Happiness in a Nutshell
Updated: Jan 18
For thousands of years, philosophers have searched for and debated the key to happiness. A widespread theory today is encapsulated in psychologist Richard Lazarus' statement:
'happiness depends on the background psychological status of the person...and cannot be well predicted without reference to one's expectations.' - Emotion and Adaptation
In a nutshell, happiness results from reality exceeding expectations. These are the only two factors that matter. For a layman's (and more engaging) explanation, this article explains the detrimental effects of social media to young people's self-confidence.
I've experienced the formula acutely during the course of 2019. After my initial diagnosis and subsequent confirmation, my ocean liner hit an iceberg and sunk to the ocean floor. That ocean liner was my reality. On its own, this wasn't a problem - the problem was that my expectations for the future hadn't changed. I had planned to play cards with friends that night, attend a ball the following week and graduate in less than half a year. But reality took all of it away from me.
That initial gap, between the 'new' reality and what I had expected of my future, was a huge cause for disappointment.
Luckily, this didn't last. Looking back, the most effective antidote to misery was simple, and free. It was to adjust my expectation to match the new reality. By lowering the bar, anything that happened thereafter changed from a gap to a surplus. Here's a visual representation of the formula applied to my life:
A couple of side notes:
- The expectation line is more sensitive to good news than bad news - something in human nature about self-denial.
- In the normal state, my expectation line is always slightly above reality. This is just me - I'm an optimist, and believe that the future will be a good one.
- The lines wouldn't be this smooth and are probably closer to ripples in real life. So there's actually a lot of opportunity for happiness!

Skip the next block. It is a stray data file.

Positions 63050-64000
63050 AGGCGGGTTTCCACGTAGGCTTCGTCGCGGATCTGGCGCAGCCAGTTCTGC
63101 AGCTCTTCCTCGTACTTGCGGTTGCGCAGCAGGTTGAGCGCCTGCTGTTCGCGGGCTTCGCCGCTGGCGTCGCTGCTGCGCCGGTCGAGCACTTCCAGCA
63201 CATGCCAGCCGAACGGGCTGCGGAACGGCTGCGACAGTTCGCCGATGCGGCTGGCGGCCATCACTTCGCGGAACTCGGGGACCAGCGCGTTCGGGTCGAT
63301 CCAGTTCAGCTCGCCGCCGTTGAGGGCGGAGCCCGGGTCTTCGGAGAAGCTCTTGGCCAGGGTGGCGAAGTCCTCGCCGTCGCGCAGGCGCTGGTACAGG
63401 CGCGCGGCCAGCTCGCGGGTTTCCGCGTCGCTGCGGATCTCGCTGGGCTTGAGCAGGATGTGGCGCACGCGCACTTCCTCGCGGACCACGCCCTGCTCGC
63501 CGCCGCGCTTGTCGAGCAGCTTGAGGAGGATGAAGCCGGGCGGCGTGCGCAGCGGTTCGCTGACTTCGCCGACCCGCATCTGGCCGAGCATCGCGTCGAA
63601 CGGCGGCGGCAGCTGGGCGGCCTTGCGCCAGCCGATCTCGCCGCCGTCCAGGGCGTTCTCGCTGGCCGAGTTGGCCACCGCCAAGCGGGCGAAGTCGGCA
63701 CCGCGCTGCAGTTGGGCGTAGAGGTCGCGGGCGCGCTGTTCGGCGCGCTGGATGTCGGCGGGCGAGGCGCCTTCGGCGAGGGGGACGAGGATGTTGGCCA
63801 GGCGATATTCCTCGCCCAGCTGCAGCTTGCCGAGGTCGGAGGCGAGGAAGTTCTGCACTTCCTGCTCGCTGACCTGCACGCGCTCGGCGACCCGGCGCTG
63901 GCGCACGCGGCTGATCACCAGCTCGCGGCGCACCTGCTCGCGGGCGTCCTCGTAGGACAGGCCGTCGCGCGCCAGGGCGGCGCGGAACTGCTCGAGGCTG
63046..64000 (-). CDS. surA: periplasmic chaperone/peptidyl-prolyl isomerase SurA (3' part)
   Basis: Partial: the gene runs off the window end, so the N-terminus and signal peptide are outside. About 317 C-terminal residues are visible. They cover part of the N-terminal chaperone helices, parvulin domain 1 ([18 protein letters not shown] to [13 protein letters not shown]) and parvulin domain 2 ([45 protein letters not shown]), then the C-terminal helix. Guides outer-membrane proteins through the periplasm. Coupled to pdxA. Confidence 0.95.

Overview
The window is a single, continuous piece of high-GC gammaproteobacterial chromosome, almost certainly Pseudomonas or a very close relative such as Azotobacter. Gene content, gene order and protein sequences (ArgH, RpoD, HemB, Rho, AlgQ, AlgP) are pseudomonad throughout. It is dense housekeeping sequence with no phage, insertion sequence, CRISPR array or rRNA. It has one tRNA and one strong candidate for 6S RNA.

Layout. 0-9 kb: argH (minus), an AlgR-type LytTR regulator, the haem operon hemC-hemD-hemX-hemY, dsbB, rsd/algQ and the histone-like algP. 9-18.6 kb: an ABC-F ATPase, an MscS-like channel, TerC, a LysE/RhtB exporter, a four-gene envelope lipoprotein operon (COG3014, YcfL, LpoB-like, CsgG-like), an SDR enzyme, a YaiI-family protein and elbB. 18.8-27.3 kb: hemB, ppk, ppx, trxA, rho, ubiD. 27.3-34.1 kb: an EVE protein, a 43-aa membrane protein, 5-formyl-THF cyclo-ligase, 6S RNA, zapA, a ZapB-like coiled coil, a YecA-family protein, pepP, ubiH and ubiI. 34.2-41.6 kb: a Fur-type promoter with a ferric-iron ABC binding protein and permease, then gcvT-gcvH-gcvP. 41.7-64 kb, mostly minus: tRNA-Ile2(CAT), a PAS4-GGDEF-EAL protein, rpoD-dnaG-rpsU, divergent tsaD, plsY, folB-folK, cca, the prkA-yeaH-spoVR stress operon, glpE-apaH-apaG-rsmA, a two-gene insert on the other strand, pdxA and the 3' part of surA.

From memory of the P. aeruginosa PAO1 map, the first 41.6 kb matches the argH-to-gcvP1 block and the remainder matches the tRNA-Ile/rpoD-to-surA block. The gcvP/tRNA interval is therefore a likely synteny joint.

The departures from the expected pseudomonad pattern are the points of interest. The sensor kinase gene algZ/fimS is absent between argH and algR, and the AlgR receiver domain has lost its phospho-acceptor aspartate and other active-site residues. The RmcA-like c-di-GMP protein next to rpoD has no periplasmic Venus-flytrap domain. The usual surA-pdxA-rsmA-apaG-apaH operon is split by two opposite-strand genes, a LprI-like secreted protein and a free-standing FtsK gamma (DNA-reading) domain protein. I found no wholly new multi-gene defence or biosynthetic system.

You see, there have only been 3 points on this journey where I've been truly unhappy. And each time, my expectation had to be reset. That's the hard part. Everyone should have their own routine. Here is mine:
Be honest with yourself. The first step to weaning off an addiction is to admit that you have one. It's OK not to expose your deepest secrets with others, but don't fool yourself. If you contributed to any part of the problem, now's the time to own up. Ironically, I've always placed an emphasis on health, making sure to sleep early, exercise often and drink water over beer (not literally). Here, I get off scot-free. But even if I didn't, an act of self-penance was a crucial segue to the next step.
Give yourself space. Because the process to attaining point 3 certainly isn't immediate and may take more or less time depending on the severity of the issue and your predisposition to it. That's OK. Take time off. Eat an icecream. Play clash royale. Give yourself some space to process the information. Most big problems usually don't require an immediate response, even if it seems that way. Obviously, if it does, do the above things later.
Accept what is out of your control. Sitting in my little room in a quaint little city five thousand and seventy-eight miles from home, there was nothing I could do to reverse the situation. I was sick. That was that. I could smash some plates, scream out loud or hit my head against the wall but, as the truck-driving, truth-telling old lady in Nosedive said, 'cancer doesn't give a shit'.
Start doing stuff. The internal battle is won, so now take it to the streets. The great thing about eliminating the actions that won't help is that you get a clearer idea of the actions that will. For me, that involved notifying my parents (calmly), booking an urgent appointment with the GP, and deciding when to fly home for treatment. There are a lot of pieces that begin to fall into place once you just start.
Move on. By now, you've done what you could and not done what you couldn't. Learn from the experience, and stop dwelling. Life is full of surprises, and this was just one of them. If you can get back up, then this is just another story for the grandkids.
Happiness is yours to make. Because at the end of the day, while reality is influenced by the environment around us, happiness is a product of our own psychology.